Give your pet some love. They know you're not their normal human, but the beauty of pets is unconditional, unquestioning love. Be playful with them, find a simple game that amuses both of you (the fake ball-throw is always a canine favorite), and let yourself forget your troubles for 5 or 10 minutes. It won't solve your problem, but it will lighten the load.

Eat as well as you possibly can. Even if you have very little money, make it a point to eat a more balanced, more healthy diet than you do when all is well. Lots of greens and colored vegetables, and a variety of fruit and nuts, are all super healthy for you, and they're much less expensive than meats, cheeses, and processed foods! Their nutritional value will elevate your body, and knowing you are treating yourself will elevate your mind.

Also, look for foods rich in vitamin B12 and Omega-3. These include dark green vegetables, nuts, soybeans, and fatty fish such as salmon, tuna, and mackerel.

Cut back on the caffeine drinks. You don't need to quit, but cutting back will help reduce chemically induced anxiety and stress, and smooth any recovery time.

Exercise your body. It may be a sport you enjoy, yoga, cross training, or even a simple walk in the park. But keeping your body active will help your outlook.

Throw yourself into a hobby you enjoy. Whether it's art, photography, music appreciation, or building a ship in a bottle, focusing on something other than the suck factor will give your mind some time off for good behavior.

Join a community that you're not already part of. It could be a support group for IBS. You may find solace and purpose in ways you never imagined.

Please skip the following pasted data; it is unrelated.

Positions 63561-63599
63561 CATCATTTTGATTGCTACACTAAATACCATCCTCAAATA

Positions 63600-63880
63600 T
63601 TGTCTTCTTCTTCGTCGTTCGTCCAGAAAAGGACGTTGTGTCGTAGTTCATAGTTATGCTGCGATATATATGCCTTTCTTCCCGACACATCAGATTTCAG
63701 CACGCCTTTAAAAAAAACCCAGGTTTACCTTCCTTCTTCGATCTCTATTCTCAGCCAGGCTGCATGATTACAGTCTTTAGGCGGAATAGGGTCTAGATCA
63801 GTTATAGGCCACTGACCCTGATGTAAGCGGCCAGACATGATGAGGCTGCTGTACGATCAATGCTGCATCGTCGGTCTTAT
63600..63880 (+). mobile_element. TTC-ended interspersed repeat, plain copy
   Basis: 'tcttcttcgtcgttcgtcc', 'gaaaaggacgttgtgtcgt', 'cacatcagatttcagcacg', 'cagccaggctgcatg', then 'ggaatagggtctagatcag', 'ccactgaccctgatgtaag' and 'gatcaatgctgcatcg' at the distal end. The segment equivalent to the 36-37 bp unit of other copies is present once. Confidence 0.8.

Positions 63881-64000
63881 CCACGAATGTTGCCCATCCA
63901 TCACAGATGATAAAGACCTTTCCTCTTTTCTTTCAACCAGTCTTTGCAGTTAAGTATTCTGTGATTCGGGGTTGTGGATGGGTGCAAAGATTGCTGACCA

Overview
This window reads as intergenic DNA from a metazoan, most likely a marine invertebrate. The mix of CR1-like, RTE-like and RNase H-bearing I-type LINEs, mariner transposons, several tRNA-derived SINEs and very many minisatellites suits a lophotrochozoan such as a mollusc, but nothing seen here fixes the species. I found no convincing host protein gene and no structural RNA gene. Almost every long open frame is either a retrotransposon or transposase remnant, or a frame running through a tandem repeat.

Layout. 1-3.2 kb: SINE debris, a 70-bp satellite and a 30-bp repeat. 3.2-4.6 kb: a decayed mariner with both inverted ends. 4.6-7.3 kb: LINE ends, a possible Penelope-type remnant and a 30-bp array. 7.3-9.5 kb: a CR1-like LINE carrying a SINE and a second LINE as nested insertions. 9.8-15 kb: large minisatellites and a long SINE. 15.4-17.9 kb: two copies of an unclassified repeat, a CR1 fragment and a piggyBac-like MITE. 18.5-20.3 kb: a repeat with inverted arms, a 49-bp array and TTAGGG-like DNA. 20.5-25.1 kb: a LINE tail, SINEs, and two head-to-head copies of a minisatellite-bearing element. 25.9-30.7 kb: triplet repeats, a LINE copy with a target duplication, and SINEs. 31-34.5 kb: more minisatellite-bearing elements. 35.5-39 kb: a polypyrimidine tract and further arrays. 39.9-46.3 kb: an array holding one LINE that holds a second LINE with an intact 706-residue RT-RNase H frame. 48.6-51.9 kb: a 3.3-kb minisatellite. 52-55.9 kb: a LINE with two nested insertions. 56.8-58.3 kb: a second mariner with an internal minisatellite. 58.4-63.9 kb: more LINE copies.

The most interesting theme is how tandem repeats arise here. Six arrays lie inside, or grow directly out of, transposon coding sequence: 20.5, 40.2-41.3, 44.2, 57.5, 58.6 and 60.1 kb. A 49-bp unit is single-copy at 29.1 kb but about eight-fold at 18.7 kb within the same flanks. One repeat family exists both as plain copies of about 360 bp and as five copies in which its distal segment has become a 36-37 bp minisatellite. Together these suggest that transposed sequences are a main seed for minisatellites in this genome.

Do not crawl into a hole and disappear. Your friends and loved ones probably know your life sucks. They may or may not be able to help you directly, but they can give you emotional and moral support.

Sleep. You don't need to be told this. Your body is probably begging you for it when you are in the middle of hard times. You may actually be drawn to sleep all day. While that might feel good at the moment, it only puts off the inevitable, so try to maintain good sleeping habits. Maintain a consistent sleep schedule, but allow yourself some leeway. If you sleep fitfully for half the night, then finally fall asleep at 4am, don't get up at 6:30 unless you absolutely must. Let your body get about 8 hours for the best results.

Seek help immediately.  Sometimes, it can become overwhelming to the point where you feel as though you are becoming depressed. If those thoughts start to invade your senses, deal with them urgently, do not ignore.

If you're just starting to have those thoughts, speak to your physician or your therapist. They may prescribe something to help steer you back to the center, emotionally. It may be the act of talking about it is therapeutic enough, but don't assume that. Leave that call to the professionals.

We believe that by staying strong and positive most people find a way to manage their IBS, and to live a happy full life.  The trouble is that along the way many sufferers face a real battle, as time and again you may think you are getting somewhere only for hopes to be dashed.  It is at these times quotes such as Lincolns need to be remembered.


“Let no feeling of discouragement prey upon you and in the need you are sure to succeed”  Lincoln IBS Shop Everything you need  to tackle IBS in one place Mobile
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Please note:  All blogs and IBS Health articles have been written by IBS sufferers for fellow IBS sufferers.